New Zealand Law Society - Lawyers Complaints Service: High Court upholds suspension

Lawyers Complaints Service: High Court upholds suspension

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Anthony Bernard Joseph Morahan’s three-month suspension for breaching the intervention rule and misleading the court has been upheld by the High Court.

In noting that the suspension began on 30 November, Justice Wylie said that “Mr Morahan is fortunate that the Christmas vacation will mean that the suspension is, in reality, for a lesser period”.

In [2015] NZLCDT 29, the New Zealand Lawyers and Conveyancers Tribunal suspended Mr Morahan for three months after finding him guilty of three charges of misconduct (see LawTalk 877, 6 November 2015). The charges were that Mr Morahan:

  • wilfully or recklessly acted for a client without an instructing solicitor in breach of rule 14.4 of the Lawyers and Conveyancers Act (Lawyers: Conduct and Client Care) Rules 2008;
  • misled the court, opposing counsel and/or the respondent standards committee, by asserting in written correspondence and court documents that a Mr T was his instructing solicitor, when Mr Morahan was aware that Mr T was not in fact his instructing solicitor, or was reckless as to whether or not Mr T was his instructing solicitor; and
  • used Mr T’s name on court documents without his knowledge, consent or authority.

Mr Morahan appealed both the three misconduct findings and the penalty of suspension. In [2015] NZHC 2886, Justice Wylie dismissed both appeals. Justice Wylie said he did not accept Mr Morahan’s submission that Mr T had instructed him.

“No responsible barrister could, in my view, properly conclude that the email correspondence which occurred amounted to an instruction by Mr T to Mr Morahan to act for Mr A. It is specious to suggest otherwise. Nor in my judgment can Mr Morahan contend that he thought he had been instructed by Mr T,” Justice Wylie said.

“In my judgement, the Tribunal was correct when it found that Mr T had not instructed Mr Morahan to act on Mr A’s behalf.”

While breach of the intervention rule of itself is not necessarily a particularly grave offence, consciously electing to breach the rule is “rather more serious and misleading the Court is very serious indeed,” Justice Wylie said.

Serious misconduct

“In my judgment, Mr Morahan deliberately and wilfully misled the Family Court at Waitakere, by representing that he had an instructing solicitor when he did not have one. This was serious misconduct on the part of Mr Morahan, and in my view akin to wilful dishonesty.”

In that regard, he said that he disagreed with the Tribunal, which had found there was no dishonesty by Mr Morahan.

Justice Wylie also referred to Mr Morahan’s attitude to the complaint, which was “belligerent” from the outset.

“By way of example, he referred to the standards committee as being a ‘secret committee’. He expressed doubt that the committee knew the meaning of the requirement in s 142(1) of the Act to behave in a way that was consistent with the rules of natural justice. He commented that the committee behaved more like a ‘secret inquisition or secret Star Chamber’ than a judicial tribunal, and he referred to its investigation as a ‘witch hunt’.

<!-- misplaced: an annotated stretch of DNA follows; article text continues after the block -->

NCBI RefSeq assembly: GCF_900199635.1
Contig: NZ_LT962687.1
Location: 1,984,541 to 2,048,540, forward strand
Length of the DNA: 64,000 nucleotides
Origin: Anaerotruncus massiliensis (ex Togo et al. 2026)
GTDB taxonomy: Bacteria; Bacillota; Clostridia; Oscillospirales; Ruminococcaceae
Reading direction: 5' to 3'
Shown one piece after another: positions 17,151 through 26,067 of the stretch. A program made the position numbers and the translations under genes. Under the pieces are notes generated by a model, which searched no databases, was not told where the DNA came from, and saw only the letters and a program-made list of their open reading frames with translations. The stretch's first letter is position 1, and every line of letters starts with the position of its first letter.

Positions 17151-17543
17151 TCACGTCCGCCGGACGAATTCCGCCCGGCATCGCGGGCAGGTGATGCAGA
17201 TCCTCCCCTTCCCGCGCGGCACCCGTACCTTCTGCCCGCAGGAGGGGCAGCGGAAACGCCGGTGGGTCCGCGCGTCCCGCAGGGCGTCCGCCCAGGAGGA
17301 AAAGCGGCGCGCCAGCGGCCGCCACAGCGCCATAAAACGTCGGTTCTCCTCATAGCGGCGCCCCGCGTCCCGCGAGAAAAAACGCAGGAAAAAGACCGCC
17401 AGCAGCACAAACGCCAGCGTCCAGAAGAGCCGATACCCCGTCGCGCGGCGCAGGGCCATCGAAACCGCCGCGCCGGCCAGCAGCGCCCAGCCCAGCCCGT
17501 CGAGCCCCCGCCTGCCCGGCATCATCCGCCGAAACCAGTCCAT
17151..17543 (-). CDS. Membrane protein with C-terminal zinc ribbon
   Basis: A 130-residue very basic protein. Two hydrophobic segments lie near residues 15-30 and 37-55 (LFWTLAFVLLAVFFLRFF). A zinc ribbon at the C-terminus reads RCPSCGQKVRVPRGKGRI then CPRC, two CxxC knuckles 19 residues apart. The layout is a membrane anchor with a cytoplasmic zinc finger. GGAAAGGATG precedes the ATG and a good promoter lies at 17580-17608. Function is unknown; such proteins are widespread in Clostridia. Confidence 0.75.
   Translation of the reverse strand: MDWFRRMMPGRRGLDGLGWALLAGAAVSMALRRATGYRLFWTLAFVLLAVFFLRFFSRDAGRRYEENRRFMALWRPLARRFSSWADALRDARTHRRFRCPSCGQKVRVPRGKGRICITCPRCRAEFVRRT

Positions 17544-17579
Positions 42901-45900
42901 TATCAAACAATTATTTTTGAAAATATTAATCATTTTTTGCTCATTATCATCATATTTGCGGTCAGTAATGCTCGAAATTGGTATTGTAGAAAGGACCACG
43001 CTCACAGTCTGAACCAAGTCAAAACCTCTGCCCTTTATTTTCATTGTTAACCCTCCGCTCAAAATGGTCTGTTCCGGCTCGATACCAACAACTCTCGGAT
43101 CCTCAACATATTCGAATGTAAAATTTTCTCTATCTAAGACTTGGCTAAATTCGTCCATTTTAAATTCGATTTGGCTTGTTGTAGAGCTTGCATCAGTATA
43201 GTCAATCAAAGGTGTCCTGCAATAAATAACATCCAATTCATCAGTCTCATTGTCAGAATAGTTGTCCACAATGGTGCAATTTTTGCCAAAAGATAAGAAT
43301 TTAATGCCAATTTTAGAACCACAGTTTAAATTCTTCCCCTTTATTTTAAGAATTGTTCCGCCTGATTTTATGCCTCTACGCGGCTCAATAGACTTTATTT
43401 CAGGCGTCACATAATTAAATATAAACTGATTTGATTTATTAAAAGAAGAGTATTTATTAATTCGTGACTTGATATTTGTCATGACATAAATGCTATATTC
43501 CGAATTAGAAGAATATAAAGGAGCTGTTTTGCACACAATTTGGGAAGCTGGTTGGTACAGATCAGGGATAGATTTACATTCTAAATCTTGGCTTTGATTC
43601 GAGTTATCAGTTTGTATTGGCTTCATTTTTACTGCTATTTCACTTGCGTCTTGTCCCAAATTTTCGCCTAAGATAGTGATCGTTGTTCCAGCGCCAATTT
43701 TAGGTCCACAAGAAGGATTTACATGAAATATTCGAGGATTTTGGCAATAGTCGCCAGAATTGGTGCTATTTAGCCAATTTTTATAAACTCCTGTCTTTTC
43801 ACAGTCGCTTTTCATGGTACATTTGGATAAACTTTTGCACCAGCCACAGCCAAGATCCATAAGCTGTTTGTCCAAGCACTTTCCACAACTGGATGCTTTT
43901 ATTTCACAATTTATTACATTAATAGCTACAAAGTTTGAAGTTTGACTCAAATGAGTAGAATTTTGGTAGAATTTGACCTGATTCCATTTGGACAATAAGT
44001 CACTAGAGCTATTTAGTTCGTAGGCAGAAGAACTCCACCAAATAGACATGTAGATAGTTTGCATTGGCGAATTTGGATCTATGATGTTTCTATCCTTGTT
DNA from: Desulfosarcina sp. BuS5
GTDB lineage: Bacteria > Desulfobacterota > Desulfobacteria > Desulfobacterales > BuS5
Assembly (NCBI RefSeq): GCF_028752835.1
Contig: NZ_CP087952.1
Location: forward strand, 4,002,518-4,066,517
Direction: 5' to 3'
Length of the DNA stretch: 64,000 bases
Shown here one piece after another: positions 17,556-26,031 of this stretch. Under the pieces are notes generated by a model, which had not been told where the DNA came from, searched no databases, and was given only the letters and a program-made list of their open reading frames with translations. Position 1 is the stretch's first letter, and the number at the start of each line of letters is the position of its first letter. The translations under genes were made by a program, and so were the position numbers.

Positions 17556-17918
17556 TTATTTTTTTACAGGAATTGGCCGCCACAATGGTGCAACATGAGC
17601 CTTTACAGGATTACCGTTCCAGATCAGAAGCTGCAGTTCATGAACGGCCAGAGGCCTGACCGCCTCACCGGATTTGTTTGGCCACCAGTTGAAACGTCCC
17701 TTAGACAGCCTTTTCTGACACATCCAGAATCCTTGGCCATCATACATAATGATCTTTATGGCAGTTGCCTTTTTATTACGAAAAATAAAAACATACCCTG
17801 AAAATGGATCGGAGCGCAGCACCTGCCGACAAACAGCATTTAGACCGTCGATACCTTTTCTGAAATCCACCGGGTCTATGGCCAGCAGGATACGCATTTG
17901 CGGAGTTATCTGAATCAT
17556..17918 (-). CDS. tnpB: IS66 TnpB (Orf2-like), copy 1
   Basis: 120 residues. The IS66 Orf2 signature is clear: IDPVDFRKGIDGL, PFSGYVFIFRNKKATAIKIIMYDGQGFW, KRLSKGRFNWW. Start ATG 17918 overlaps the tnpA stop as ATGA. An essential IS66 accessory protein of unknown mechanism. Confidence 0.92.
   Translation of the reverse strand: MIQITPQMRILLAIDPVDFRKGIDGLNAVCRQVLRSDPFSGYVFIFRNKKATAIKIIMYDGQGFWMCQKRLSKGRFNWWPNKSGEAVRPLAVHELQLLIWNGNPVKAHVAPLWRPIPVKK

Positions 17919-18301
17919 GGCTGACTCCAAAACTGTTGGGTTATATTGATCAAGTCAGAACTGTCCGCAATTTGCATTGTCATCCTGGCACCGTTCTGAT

“He referred to the complainant as a ‘vengeful shrew’. He alleged that the committee and/or the investigating officer … had redacted exhibits. He failed to abide by timetable orders set by the committee. He did not provide explanations for these failures. He failed to bring all relevant files to hearings despite a written request that he do so.

“In the submissions made on his behalf in relation to penalty, he asserted that the standards committee submissions were directed at besmirching him rather than being truthful. He said that the standards committee had made ‘vile, unprofessional claims’, and that the prosecution counsel had set out to trap him. He alleged the prosecution had coached Mr T to give his evidence.

“It is also clear that Mr Morahan has no remorse,” Justice Wylie said.

“A practitioner cannot expect that disreputable correspondence, or belligerent conduct, will be ignored in the exercise of the Tribunal’s power. That is because character – good or bad – can be very relevant to what sanction or penalty should be imposed.

“When determining ultimate fitness to remain in practice, whether limited by suspension or by striking off, the Tribunal is entitled to review the entire conduct of the practitioner, and transgressions the subject of earlier proceedings which go to the general behaviour of the practitioner.

“It cannot regard poor behaviour as justifying a more severe penalty, but it is an aggravating personal factor, and relevant to balancing matters of character.

“In my view, the Tribunal did not err in imposing a sentence of suspension for three months. The order was an appropriate and necessary response given the wilful misconduct of Mr Morahan.”

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